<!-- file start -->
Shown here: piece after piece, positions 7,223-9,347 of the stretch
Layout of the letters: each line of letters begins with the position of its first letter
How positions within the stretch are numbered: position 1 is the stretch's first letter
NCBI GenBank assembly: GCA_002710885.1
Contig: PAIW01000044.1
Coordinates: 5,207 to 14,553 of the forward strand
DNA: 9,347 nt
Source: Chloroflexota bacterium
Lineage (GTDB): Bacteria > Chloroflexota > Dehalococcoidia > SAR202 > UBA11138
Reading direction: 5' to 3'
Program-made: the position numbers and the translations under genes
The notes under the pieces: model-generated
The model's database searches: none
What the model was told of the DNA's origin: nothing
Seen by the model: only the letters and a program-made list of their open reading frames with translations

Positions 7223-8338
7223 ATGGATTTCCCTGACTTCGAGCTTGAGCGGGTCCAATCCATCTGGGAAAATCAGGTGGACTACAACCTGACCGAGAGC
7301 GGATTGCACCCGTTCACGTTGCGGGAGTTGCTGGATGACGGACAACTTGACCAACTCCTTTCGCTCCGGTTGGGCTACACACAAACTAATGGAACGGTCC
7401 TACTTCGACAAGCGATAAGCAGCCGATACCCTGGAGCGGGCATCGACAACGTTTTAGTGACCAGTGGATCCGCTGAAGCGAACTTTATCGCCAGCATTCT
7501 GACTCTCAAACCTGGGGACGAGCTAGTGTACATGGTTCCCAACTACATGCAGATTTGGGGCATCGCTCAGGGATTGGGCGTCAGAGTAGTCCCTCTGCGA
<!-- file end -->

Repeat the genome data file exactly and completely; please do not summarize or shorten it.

Shown here: piece after piece, positions 7,223-9,347 of the stretch
Layout of the letters: each line of letters begins with the position of its first letter
How positions within the stretch are numbered: position 1 is the stretch's first letter
NCBI GenBank assembly: GCA_002710885.1
Contig: PAIW01000044.1
Coordinates: 5,207 to 14,553 of the forward strand
DNA: 9,347 nt
Source: Chloroflexota bacterium
Lineage (GTDB): Bacteria > Chloroflexota > Dehalococcoidia > SAR202 > UBA11138
Reading direction: 5' to 3'
Program-made: the position numbers and the translations under genes
The notes under the pieces: model-generated
The model's database searches: none
What the model was told of the DNA's origin: nothing
Seen by the model: only the letters and a program-made list of their open reading frames with translations

Positions 7223-8338
7223 ATGGATTTCCCTGACTTCGAGCTTGAGCGGGTCCAATCCATCTGGGAAAATCAGGTGGACTACAACCTGACCGAGAGC
7301 GGATTGCACCCGTTCACGTTGCGGGAGTTGCTGGATGACGGACAACTTGACCAACTCCTTTCGCTCCGGTTGGGCTACACACAAACTAATGGAACGGTCC
7401 TACTTCGACAAGCGATAAGCAGCCGATACCCTGGAGCGGGCATCGACAACGTTTTAGTGACCAGTGGATCCGCTGAAGCGAACTTTATCGCCAGCATTCT
7501 GACTCTCAAACCTGGGGACGAGCTAGTGTACATGGTTCCCAACTACATGCAGATTTGGGGCATCGCTCAGGGATTGGGCGTCAGAGTAGTCCCTCTGCGA